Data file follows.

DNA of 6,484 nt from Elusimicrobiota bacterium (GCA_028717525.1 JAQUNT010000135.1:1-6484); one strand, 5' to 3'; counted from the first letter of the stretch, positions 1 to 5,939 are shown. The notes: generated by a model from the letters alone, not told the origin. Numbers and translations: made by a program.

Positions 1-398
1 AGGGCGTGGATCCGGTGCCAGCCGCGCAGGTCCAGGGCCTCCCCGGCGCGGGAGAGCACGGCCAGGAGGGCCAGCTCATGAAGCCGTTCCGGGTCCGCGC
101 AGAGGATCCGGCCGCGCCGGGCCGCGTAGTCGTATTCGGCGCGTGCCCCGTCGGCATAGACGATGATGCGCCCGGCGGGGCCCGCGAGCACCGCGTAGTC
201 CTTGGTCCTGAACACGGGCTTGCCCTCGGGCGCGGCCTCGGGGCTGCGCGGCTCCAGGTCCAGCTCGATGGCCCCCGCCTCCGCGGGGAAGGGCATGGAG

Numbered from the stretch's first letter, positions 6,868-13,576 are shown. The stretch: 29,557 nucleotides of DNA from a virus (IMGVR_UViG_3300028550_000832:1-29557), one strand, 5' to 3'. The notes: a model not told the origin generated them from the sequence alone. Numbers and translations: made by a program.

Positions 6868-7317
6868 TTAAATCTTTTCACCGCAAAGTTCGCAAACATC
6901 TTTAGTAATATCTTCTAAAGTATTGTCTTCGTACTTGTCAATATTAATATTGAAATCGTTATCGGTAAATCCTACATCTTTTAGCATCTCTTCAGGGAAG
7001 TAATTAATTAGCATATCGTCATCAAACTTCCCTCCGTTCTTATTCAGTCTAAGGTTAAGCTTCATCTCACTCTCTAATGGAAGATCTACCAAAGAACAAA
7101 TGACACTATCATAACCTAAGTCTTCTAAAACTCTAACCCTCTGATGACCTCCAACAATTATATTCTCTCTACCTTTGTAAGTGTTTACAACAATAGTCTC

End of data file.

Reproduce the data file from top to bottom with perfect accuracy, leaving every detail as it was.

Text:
DNA of 6,484 nt from Elusimicrobiota bacterium (GCA_028717525.1 JAQUNT010000135.1:1-6484); one strand, 5' to 3'; counted from the first letter of the stretch, positions 1 to 5,939 are shown. The notes: generated by a model from the letters alone, not told the origin. Numbers and translations: made by a program.

Positions 1-398
1 AGGGCGTGGATCCGGTGCCAGCCGCGCAGGTCCAGGGCCTCCCCGGCGCGGGAGAGCACGGCCAGGAGGGCCAGCTCATGAAGCCGTTCCGGGTCCGCGC
101 AGAGGATCCGGCCGCGCCGGGCCGCGTAGTCGTATTCGGCGCGTGCCCCGTCGGCATAGACGATGATGCGCCCGGCGGGGCCCGCGAGCACCGCGTAGTC
201 CTTGGTCCTGAACACGGGCTTGCCCTCGGGCGCGGCCTCGGGGCTGCGCGGCTCCAGGTCCAGCTCGATGGCCCCCGCCTCCGCGGGGAAGGGCATGGAG

Numbered from the stretch's first letter, positions 6,868-13,576 are shown. The stretch: 29,557 nucleotides of DNA from a virus (IMGVR_UViG_3300028550_000832:1-29557), one strand, 5' to 3'. The notes: a model not told the origin generated them from the sequence alone. Numbers and translations: made by a program.

Positions 6868-7317
6868 TTAAATCTTTTCACCGCAAAGTTCGCAAACATC
6901 TTTAGTAATATCTTCTAAAGTATTGTCTTCGTACTTGTCAATATTAATATTGAAATCGTTATCGGTAAATCCTACATCTTTTAGCATCTCTTCAGGGAAG
7001 TAATTAATTAGCATATCGTCATCAAACTTCCCTCCGTTCTTATTCAGTCTAAGGTTAAGCTTCATCTCACTCTCTAATGGAAGATCTACCAAAGAACAAA
7101 TGACACTATCATAACCTAAGTCTTCTAAAACTCTAACCCTCTGATGACCTCCAACAATTATATTCTCTCTACCTTTGTAAGTGTTTACAACAATAGTCTC